Debug iOS Applications in Six Easy Steps

Need some background on how to debug iOS? I wrote this post for Raygun’s blog.


In this tutorial, we’ll debug an iOS application with Apple’s Xcode. Xcode is a robust environment for developing and troubleshooting iOS applications. We’ll see how we can use it, alongside Raygun’s iOS Crash Reporting, to quickly address an application deficiency.

We’ll follow six steps to examine a simple application and isolate and fix a bug.

  1. Setup a sample project
  2. Analyze a Raygun debug report
  3. Explore Xcode’s debugging tools for iOS
  4. Set a breakpoint in Xcode
  5. Run the application with a breakpoint
  6. Isolate the bug and fix it

This tutorial requires a macOS computer with Xcode installed. We’ll be using the current version of Xcode at the time of this writing, which is version 10. We’ll write the sample application in Objective-C, but all of the debugging steps are valid for a Swift application, too. The source code for this project is available here on Github.

So, let’s get started!

Step 1: sample project

We’ll use a single view iOS application for this tutorial. The single view has a button with text that changes for each press.

If you want to follow along, you’ll need to register for a Raygun account here. After you check out the project, add your Raygun API (Application Programming Interface) key to didFinishLaunchingWithOptions in AppDelegate.m

You can find complete instructions for setting up an iOS application here. You can follow this tutorial with your application if you prefer.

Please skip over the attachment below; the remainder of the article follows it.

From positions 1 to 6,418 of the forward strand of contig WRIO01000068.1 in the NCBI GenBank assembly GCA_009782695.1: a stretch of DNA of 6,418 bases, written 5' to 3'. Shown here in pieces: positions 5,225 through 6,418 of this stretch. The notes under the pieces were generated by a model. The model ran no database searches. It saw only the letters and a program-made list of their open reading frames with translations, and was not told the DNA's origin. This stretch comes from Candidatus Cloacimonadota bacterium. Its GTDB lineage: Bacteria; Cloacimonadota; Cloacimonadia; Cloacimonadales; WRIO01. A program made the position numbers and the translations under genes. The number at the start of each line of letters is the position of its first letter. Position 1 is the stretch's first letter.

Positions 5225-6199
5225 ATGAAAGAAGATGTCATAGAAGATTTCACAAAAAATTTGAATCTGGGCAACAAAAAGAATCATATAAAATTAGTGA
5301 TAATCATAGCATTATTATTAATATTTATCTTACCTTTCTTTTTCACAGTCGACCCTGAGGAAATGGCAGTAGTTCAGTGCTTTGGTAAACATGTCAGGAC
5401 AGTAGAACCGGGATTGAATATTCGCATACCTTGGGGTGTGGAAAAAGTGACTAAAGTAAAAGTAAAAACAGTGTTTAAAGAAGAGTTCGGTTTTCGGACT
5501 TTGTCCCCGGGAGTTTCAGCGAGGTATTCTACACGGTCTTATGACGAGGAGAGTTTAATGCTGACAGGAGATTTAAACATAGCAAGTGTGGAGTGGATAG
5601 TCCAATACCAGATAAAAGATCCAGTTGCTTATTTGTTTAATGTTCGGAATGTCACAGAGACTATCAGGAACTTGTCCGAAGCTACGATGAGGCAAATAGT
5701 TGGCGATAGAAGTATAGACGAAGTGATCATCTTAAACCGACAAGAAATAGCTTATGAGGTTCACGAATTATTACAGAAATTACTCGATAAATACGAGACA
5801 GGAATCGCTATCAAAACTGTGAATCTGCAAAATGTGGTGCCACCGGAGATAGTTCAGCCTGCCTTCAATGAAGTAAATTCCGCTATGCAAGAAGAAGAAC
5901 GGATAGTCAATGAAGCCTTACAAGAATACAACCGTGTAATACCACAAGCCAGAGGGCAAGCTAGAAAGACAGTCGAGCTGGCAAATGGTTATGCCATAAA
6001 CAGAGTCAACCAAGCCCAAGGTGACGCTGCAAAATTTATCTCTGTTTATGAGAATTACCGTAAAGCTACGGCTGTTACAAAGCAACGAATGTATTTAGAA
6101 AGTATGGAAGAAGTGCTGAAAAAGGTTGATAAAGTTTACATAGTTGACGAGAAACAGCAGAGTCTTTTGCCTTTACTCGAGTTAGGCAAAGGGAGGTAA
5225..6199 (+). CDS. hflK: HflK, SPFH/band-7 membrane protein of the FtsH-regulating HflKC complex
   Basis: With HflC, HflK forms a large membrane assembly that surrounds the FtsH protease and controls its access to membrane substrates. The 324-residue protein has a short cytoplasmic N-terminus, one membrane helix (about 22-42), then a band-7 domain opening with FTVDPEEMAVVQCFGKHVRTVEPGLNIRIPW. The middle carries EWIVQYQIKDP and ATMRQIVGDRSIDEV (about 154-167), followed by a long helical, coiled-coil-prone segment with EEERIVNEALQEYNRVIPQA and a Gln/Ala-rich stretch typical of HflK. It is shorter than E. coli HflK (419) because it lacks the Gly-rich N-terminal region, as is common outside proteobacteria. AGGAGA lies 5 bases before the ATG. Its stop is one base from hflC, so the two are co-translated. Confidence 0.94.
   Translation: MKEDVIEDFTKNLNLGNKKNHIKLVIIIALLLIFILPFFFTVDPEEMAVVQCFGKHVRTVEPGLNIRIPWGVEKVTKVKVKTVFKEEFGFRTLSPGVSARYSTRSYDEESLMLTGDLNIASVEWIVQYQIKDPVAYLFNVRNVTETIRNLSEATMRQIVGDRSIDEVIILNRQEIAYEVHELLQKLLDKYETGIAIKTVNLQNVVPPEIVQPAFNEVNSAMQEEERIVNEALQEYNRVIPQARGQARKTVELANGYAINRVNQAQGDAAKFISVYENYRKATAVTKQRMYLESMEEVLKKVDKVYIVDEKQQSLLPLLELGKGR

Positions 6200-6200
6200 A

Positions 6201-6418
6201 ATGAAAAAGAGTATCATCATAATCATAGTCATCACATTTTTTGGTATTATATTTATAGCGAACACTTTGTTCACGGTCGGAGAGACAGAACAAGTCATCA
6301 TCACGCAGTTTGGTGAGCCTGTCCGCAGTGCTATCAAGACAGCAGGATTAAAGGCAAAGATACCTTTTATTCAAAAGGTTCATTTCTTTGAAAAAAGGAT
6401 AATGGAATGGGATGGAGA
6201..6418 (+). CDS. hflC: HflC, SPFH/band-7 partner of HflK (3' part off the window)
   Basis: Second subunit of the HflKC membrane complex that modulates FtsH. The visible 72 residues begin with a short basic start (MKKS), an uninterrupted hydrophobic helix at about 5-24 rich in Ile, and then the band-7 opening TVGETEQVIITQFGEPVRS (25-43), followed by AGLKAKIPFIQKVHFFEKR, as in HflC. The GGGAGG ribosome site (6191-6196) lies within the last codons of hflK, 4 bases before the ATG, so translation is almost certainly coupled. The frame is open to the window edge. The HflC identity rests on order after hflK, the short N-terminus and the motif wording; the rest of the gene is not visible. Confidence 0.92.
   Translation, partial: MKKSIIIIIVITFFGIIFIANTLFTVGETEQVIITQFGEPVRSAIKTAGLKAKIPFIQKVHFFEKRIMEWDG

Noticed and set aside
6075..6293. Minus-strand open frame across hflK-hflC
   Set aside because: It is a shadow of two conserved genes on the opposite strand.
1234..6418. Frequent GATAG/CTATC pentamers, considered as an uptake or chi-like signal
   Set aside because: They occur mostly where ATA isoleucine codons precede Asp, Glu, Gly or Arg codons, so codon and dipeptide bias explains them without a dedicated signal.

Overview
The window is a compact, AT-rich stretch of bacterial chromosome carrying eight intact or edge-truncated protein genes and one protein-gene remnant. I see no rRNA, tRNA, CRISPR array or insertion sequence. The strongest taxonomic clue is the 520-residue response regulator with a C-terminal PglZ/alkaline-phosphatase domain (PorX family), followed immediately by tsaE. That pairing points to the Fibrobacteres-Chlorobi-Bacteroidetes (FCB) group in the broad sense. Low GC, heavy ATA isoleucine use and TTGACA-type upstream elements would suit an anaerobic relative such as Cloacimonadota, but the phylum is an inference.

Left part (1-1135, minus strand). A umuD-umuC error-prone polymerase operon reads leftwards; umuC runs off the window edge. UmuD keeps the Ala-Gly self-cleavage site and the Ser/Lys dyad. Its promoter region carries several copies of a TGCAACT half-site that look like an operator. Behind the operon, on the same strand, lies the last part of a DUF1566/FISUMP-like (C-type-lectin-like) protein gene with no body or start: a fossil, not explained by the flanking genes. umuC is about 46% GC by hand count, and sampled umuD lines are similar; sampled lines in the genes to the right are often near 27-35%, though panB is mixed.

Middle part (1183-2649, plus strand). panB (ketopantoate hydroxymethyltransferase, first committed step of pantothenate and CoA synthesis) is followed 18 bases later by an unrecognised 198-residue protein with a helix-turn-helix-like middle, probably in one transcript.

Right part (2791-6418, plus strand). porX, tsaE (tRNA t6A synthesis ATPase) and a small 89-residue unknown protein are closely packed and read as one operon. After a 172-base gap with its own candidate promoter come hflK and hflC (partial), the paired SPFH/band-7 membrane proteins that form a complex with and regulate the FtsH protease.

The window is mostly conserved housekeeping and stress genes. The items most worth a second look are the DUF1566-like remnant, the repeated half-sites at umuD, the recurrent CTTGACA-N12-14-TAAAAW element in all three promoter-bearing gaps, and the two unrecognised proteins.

Here is the sample application’s startup view.

Debug iOS main view Each time you tap the button, the display text changes. After a few presses, the application crashes. Imagine that this application has been released to the App Store and was already approved. You need to track down the bug fast!

Step 2: analyze the Raygun debug report

Fortunately, you integrated your application with Raygun Error Monitoring and Crash Reporting, so you can use the information to get an idea of where to look for the bug.

First, let’s look at the error summary.

iOS debug error summary
(click to expand image)

Since we forced the error now, we don’t need the date and time. But in the event of any errors happening in deployed applications, the date and time can be advantageous.

The class name and error message tell us a lot about the error. NSRangeException indicates that the code exceeded the bounds of a data structure, and the report suggests a subscript out of range is causing the crash.

Raygun also provides a backtrace for the error.

iOS debug backtrace

Since we’re dealing with an uncaught exception, the backtrace only provides us with a rough idea of where the error is occurring; somewhere in UIKit. So, we’ll need to run the application in a debugger to find the exact location.

Step 3: iOS debugging with Xcode

Xcode provides iOS developers with an integrated environment for developing, testing, and debugging iOS applications. The simulator supports all current iOS platforms. You can install and run applications with a single click, and the environment has integrated support for the lldb debugger.

xcode iOS debug

So, you can debug your application on your development desktop. Let’s start with replicating the error in the simulator.

iOS debug run button

We want to be sure we run a debug build, so start by holding the option key and clicking the run icon on the upper left-hand side of Xcode. This brings up the run options dialog.

iOS debug run options

Make sure that you have Run selected on the left-hand side, and debug build enabled on the right. Now, click on the run button. After the build completes, the application will start in the simulator.

Debug iOS main view